China’s Business of Organ Harvesting


It has been estimated that there are between 60 000 to 100 000 organ transplants reportedly being performed in China each year. Ethan Gutmann, an award winning analyst, author and notable expert on the subject, has estimated that between 2000 and 2016 up to 1.5 million transplants were performed in China. Even more concerning, is that most of the organs for these transplants have not been attained through voluntary donations, as alleged by the Chinese Government, but through organ harvesting. Despite international pressures, the practice of harvesting organs from non-consenting prisoners has continued unabated in China.

Following international outcry after the exposure of evidence of the heinous crimes taking place, in 2013, the European Parliament adopted a resolution expressing concern over these reported practices and insisted that the Chinese government put an immediate stop to the practice. The resolution called for China to release all prisoners of conscience and made special mention of the oppression of Falun Gong practitioners. Such practices are in direct violation of the Charter of Fundamental Rights of the European Union of 18 December 2012, as well as the Convention against Torture and Other Cruel, Inhuman or Degrading Treatment or Punishment – A convention which was ratified by China on 4 October 1988.

In 2014, the Chinese government announced to the internationally community that they would stop the practice and vowed to only use freely donated organs. However, despite this commitment, Dr. Huang Jiefu, the director of the China Organ Donation Committee and former Vice-minister of health in China, repeatedly asserted that prisoners had a right to ‘voluntarily donate’ organs, as do all prisoners on death row, and flatly denied that the there was any persecution of prisoners who were Falun Gong practitioners taking place.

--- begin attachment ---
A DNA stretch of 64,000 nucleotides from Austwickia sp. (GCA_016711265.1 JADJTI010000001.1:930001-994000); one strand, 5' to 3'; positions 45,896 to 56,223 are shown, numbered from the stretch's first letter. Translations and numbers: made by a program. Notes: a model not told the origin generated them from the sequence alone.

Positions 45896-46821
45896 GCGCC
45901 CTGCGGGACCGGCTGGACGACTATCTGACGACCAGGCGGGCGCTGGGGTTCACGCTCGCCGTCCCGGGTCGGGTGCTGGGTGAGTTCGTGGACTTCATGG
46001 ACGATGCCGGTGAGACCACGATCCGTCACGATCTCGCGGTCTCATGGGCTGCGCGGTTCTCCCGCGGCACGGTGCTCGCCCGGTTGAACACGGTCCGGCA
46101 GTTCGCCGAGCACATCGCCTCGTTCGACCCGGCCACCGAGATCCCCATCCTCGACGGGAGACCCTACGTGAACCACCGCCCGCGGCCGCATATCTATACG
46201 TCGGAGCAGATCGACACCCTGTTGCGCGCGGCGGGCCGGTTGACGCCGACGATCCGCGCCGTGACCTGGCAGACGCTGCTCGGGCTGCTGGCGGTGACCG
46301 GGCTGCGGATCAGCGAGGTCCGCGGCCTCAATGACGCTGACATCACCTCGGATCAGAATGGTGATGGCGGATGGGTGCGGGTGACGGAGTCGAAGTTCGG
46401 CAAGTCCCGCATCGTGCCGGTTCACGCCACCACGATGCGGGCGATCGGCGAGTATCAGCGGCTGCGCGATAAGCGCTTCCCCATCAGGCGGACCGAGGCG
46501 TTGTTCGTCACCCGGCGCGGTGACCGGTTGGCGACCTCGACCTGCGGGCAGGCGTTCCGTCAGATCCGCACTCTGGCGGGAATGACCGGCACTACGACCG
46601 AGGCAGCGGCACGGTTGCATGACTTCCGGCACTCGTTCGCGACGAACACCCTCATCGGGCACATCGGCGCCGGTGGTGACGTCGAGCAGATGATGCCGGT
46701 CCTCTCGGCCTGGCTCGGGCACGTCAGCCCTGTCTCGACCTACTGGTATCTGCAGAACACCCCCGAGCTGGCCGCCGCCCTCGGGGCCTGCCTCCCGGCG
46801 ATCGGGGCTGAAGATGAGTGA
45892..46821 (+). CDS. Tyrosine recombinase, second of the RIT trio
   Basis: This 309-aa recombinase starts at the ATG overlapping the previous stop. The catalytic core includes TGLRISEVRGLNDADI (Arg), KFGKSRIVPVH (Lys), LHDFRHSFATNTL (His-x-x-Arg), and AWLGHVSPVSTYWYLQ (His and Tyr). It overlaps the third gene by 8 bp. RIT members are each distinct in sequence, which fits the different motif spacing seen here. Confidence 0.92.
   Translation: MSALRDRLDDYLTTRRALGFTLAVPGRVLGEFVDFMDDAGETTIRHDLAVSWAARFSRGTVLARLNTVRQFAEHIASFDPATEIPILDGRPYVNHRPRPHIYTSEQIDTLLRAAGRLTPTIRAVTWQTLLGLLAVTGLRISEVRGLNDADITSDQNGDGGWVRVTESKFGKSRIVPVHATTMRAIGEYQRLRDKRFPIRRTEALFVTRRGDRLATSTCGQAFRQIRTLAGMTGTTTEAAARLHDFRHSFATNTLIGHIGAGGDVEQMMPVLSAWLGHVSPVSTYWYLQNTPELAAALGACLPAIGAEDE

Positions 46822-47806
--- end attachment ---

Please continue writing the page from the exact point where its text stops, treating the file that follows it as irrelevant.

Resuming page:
For decades now, stories have emerged of the multitude of ways in which the Chinese government is working to eradicate groups that do not conform to the philosophy of the Communist Party of China (CPC). Targeted persecutions affect, amongst others, Tibetans, Uyghurs, Buddists, Christians and Falun Gong practitioners.

David Kilgour, former Secretary of State for Asia-Pacific, Ethan Gutmann, award winning analyst and human rights investigator, and David Matas, Canadian Human Rights Lawyer, released a report in 2016 called “Bloody Harvest/ The Slaughter”. This report exposed, in great detail, the numerous anomalies that are still present in the current organ ‘donation’ and transplant system in China. The report presented over 600 pages of analysis and evidence that strongly suggested that practitioners of Falun Gong and the Uyghur people were being specifically targeted for forced registration in an unconstitutional organ database.

The relevance of such databases can now be identified. China has been developing an impressive medical tourism industry. The economics of offering fresh, reliable organs to the wealthy of the world is a business opportunity China is willing to exploit at the expense of its minority communities. It is clear why China is adverse to stopping this doubly beneficial system. On one hand, it is bolstering the Chinese economy and building relationships with the powerful individuals who take advantage of these services, while quietly eradicating whole groups of people who don’t fit into the CPC’s vision for the future.